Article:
3. Brilliant tips here! Managed to install myslq-workbench inside the percona cluster LXD container as it would not allow access other than local host and using your gui profile tip and also how to assign that to the existing container I now have x-ray vision into my Broken OpenStack (brought up with conjure-up OpenStack LXD but facing some neutron issues! Many thanks indeed 🙂

    1. Thanks!
      Glad it worked.

    • Michał "phoe" Herda on June 27, 2018 at 07:33
    • Reply

    Hey! I will try checking this out on a Debian host with LXD from snap while running Debian or Ubuntu containers, and possibly write a follow-up with my findings.

    1. Once you make this, please post the link here in order to have a look at it.

    • crash on July 24, 2018 at 20:11
    • Reply

    Tried this on ubuntu 16.04 host with deb lxd 3.0.1 and ubuntu 16.04 client. I have 2x nvidia cards and my monitors are on gpu0 and x screen 0.

    ubuntu@test:~$ glxinfo -B
    No protocol specified
    Error: unable to open display :0

    Installing nvidia drivers does not change this error.

    For audio, I get a similar error…

    ubuntu@test:~$ pactl info
    No protocol specified
    xcb_connection_has_error() returned true
    Server String: unix:/tmp/.pulse-native
    Library Protocol Version: 30
    Server Protocol Version: 30
    Is Local: yes
    Client Index: 152
    Tile Size: 65472
    User Name:
    Host Name:
    Server Name: pulseaudio
    Server Version: 8.0
    Default Sample Specification: s16le 2ch 44100Hz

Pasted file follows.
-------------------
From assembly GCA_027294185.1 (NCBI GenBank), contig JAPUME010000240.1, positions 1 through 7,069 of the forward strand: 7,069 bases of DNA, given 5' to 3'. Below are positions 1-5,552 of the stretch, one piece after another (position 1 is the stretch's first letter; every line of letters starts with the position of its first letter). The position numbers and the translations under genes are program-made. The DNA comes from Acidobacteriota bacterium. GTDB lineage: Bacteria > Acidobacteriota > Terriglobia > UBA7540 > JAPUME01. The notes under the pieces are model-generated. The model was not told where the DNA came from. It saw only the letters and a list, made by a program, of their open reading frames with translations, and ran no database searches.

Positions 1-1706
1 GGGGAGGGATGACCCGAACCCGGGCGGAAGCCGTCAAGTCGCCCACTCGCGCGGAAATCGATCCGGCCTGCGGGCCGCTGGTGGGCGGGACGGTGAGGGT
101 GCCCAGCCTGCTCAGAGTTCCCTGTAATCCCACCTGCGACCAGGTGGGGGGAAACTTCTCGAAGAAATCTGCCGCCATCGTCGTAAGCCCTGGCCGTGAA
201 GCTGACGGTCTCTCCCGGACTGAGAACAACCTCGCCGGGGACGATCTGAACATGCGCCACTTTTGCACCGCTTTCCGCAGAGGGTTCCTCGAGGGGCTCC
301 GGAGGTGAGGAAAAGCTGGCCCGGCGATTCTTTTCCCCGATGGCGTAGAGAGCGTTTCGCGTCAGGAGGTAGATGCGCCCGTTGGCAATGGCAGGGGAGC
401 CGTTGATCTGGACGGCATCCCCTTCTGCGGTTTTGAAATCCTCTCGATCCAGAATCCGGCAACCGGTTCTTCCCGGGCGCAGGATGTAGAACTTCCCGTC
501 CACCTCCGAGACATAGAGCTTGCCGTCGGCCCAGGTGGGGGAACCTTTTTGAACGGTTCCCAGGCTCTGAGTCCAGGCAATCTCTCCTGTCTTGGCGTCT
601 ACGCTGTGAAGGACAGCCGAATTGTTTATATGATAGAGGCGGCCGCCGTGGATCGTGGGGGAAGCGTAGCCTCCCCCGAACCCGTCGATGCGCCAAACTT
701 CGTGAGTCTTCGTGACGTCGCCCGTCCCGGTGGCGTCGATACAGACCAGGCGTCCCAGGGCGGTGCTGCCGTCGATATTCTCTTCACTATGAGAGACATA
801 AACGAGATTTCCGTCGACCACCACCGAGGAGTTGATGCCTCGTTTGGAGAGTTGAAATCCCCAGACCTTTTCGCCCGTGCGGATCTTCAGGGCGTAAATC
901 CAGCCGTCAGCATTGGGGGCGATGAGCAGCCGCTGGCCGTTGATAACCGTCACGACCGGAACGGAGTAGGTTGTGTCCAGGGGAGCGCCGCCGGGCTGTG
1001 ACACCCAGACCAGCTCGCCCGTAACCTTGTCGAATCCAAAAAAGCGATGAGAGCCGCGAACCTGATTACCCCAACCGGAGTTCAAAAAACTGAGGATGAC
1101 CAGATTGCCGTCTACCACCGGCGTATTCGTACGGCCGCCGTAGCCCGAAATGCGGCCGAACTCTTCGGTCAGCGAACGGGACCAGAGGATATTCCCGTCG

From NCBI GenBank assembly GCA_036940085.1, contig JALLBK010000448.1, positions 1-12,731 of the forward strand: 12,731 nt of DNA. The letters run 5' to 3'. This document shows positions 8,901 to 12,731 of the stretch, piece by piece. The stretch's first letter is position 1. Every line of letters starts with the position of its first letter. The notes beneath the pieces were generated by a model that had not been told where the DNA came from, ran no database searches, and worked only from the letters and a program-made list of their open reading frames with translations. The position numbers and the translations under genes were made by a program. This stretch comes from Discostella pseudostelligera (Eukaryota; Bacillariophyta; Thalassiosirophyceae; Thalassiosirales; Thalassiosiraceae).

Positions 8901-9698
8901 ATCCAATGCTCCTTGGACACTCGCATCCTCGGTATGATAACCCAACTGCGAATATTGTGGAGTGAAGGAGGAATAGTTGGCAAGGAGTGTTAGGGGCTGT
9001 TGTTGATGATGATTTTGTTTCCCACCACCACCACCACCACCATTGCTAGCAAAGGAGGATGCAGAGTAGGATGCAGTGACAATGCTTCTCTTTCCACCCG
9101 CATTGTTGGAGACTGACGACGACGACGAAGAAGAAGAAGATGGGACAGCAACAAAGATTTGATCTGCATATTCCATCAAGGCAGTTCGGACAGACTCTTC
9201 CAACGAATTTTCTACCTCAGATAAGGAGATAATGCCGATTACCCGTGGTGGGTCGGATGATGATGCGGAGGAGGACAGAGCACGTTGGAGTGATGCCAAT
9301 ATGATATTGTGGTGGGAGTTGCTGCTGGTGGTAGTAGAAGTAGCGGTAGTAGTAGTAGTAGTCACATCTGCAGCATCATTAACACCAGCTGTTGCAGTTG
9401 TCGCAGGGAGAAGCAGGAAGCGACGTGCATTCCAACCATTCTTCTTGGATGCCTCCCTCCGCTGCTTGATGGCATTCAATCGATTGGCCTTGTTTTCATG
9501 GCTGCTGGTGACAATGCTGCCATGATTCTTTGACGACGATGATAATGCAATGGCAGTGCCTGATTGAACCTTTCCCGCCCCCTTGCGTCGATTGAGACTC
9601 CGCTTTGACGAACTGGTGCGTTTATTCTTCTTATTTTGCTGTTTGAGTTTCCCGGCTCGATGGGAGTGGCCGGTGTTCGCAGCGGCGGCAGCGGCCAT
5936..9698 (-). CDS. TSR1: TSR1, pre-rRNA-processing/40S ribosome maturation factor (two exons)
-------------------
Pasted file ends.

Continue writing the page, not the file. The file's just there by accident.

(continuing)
Default Channel Map: front-left,front-right
    Default Sink: alsa_output.pci-0000_31_00.3.analog-stereo
    Default Source: alsa_input.pci-0000_31_00.3.analog-stereo
    Cookie: b044:1390

    Any thoughts?

      • Pilou on September 6, 2018 at 14:35
      • Reply


      Try the following command on the host:
      $ xhost +local:

      The container should now be allowed to use the :0 display.

  4. It is an NVidia issue, which requires a bit of extra work. I do not have such a GPU so I did not add the full details from the older guide because I do not know which ones are actually still needed.

    Have a look at and specifically the section about configuring the GPU. There are some extra instructions on setting the UID and GID of the GPU device. In addition, look into the comments about NVidia. There are more information about what is needed.

    Please write back whether it worked or not.

    The audio is fine and you can play music from the container with any application that uses PulseAudio.